The name filet mignon roughly translates to “cute filet,” with filet being a thick, boneless cut of meat and the cut’s small size making it cute.
You might also see it referred to as tournedos, medallions, fillet steak, or tenderloin steak. But doesn’t that French name just elevate its status in your mind?
We can’t be sure when, exactly, the filet was first isolated from the rest of the beef. But, we do know that the term “filet mignon” first appeared in print in a 1906 short story by American author O. Henry. It’s unlikely he coined the term on the spot, but we don’t know where he picked it up.
Filet mignon is noted for being an incredibly tender cut that practically melts in your mouth. In terms of flavor, though, it’s much lighter on the “beefiness” than a ribeye steak. To compensate, you’ll often find filets wrapped in bacon.
Where on the Cow does Filet Come From?
The filet is a small portion of a much larger cut. It’s found near the center of the tenderloin, a long muscle that runs along the spine near the back of the cow. You can cut 6–8 filets from a tenderloin.
From this area, we also get Châteaubriand, and the filet is included in a Porterhouse (along with a strip steak).
Filets are smaller than most cuts of beef. They’re cut thick, though, and are basically circular. Picture a hockey puck made of beef, and you’ve got the idea. But, you know, the tastiest hockey puck ever.
How Much Meat and Fat does Filet Contain?
A filet may be a small steak in terms of diameter, but they’re generally cut thick, often as much as 2 inches top-to-bottom.
While you wouldn’t typically call this a lean cut, there’s not nearly as much fat content and marbling as you find in a good ribeye.
Basically, it’s a disc of mostly muscle.
Nutritional Information per 4oz (1/4 pound)
|Nutrition||Total Amount (Based on 3 oz Serving)||% Daily Value (based |
on 2000 calories/day)
|Saturated Fat||2.8 g||15%|
Portion Size: How Much Filet Per Person?
If you’re slicing them off a tenderloin yourself, you’ll probably get about half-a-dozen 2-inch thick, 8 oz filets. Anywhere from 6 to 8 oz per filet mignon (and hence per person) is ideal.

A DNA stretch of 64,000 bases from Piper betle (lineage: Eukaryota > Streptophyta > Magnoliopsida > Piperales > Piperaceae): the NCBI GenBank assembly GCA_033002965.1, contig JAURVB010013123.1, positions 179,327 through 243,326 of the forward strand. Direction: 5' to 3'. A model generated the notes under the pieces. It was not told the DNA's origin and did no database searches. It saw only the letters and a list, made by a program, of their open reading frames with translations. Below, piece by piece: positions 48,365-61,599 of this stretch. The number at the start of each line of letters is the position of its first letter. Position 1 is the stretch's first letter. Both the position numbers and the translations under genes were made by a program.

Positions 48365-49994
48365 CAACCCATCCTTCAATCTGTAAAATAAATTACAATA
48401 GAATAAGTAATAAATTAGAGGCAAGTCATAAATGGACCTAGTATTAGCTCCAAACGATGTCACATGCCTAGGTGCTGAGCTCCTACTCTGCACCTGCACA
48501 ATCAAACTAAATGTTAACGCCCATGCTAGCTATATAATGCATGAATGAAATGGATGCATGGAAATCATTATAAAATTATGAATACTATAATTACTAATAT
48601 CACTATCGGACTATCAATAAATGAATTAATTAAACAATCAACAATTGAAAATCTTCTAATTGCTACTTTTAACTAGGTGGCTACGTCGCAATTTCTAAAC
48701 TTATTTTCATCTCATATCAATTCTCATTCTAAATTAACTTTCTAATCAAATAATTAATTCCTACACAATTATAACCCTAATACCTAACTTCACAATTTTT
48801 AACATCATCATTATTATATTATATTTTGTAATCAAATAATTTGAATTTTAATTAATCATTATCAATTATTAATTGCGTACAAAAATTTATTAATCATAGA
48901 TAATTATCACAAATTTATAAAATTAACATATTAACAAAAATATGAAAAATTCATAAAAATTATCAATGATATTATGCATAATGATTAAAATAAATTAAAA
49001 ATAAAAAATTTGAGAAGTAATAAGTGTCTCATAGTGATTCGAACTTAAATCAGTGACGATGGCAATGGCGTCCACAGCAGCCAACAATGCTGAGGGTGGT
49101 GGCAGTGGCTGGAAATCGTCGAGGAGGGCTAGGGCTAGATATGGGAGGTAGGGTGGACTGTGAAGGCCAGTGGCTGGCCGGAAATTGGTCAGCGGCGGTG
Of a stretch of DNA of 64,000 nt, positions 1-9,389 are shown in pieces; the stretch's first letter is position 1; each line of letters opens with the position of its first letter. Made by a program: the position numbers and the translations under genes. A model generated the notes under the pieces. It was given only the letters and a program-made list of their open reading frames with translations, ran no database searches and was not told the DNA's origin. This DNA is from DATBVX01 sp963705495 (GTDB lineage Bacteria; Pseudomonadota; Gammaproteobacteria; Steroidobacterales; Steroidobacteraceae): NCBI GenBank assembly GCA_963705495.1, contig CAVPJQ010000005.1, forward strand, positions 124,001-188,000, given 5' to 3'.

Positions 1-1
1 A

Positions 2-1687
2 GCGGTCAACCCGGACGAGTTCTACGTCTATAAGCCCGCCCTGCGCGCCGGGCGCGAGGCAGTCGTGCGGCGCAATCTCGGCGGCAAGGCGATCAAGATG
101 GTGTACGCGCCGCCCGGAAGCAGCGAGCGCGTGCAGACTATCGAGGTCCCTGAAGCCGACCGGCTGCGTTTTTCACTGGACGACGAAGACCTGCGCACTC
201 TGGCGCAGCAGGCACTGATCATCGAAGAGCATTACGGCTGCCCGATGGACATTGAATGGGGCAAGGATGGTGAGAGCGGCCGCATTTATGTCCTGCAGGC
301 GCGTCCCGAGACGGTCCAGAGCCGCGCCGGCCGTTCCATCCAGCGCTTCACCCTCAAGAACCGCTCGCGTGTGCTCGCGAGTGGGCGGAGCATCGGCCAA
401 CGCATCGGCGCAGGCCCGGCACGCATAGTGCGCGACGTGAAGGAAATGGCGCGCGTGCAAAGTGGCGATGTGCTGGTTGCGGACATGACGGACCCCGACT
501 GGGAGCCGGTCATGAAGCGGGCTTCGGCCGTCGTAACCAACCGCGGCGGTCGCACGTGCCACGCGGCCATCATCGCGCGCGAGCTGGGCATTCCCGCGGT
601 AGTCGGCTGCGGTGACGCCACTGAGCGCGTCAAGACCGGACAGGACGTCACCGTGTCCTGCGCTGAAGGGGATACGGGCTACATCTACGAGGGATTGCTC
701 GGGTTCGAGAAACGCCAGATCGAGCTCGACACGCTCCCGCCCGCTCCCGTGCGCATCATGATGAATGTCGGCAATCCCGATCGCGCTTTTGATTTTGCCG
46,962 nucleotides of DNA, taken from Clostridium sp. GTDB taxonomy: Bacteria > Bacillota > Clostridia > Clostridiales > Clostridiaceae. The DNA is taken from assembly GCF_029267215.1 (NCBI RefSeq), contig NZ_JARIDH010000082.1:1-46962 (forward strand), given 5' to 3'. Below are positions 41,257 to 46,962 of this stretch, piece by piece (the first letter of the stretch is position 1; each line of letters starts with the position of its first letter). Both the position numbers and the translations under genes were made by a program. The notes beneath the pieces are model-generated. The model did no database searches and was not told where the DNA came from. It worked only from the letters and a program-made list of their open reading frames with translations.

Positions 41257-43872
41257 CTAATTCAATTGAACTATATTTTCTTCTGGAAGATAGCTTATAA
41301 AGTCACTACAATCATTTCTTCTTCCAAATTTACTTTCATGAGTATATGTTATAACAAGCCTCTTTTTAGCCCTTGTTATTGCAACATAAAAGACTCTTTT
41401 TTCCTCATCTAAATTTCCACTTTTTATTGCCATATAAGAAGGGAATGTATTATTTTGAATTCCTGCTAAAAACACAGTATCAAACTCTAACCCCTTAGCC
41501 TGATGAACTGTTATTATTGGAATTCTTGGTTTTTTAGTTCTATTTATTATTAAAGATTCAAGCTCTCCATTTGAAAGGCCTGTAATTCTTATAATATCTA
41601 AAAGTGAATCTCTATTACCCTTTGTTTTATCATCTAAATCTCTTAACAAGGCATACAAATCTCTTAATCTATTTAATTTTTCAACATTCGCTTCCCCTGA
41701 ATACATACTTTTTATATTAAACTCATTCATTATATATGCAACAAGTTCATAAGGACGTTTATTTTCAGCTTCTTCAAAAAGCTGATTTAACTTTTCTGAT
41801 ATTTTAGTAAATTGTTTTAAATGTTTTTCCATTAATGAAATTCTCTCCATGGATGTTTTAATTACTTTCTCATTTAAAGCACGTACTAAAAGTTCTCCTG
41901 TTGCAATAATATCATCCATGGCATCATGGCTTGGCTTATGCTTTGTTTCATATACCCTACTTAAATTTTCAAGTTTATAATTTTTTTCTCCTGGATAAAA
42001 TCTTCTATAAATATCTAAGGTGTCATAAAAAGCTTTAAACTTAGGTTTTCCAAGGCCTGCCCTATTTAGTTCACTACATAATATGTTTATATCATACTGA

Really, you can’t make them much bigger than that, or smaller. Doing so would make the filet either too thin or too thick to cook properly.
How to Prepare Filet for Grilling
Hold up a minute pardner! Let’s make sure that gorgeous filet is grill-ready before we go any further.
First things first — you don’t want to put a fridge-cold steak on a hot grill because it won’t cook properly. Let the filet rest on the counter for about 20–30 minutes to lose some of the chill. Trimming should be unnecessary.
In order to help it keep its signature round shape, tie a single piece of butchers twine around its circumference. This will also enable it to cook more evenly throughout, due to the uniform shape and the way that heat will travel evenly in toward the center.
If you appreciate the mild flavor of filet, consider rubbing it with some salt and pepper before cooking.
A nice dry rub can really add another level of taste, though, as can a light marinade. Just remember, this is an extra-tender cut — too much marinating could turn it to mush!
How to Cook Filet
Ok, now we’re ready to cook. But how, where, and for how long? Here are the answers.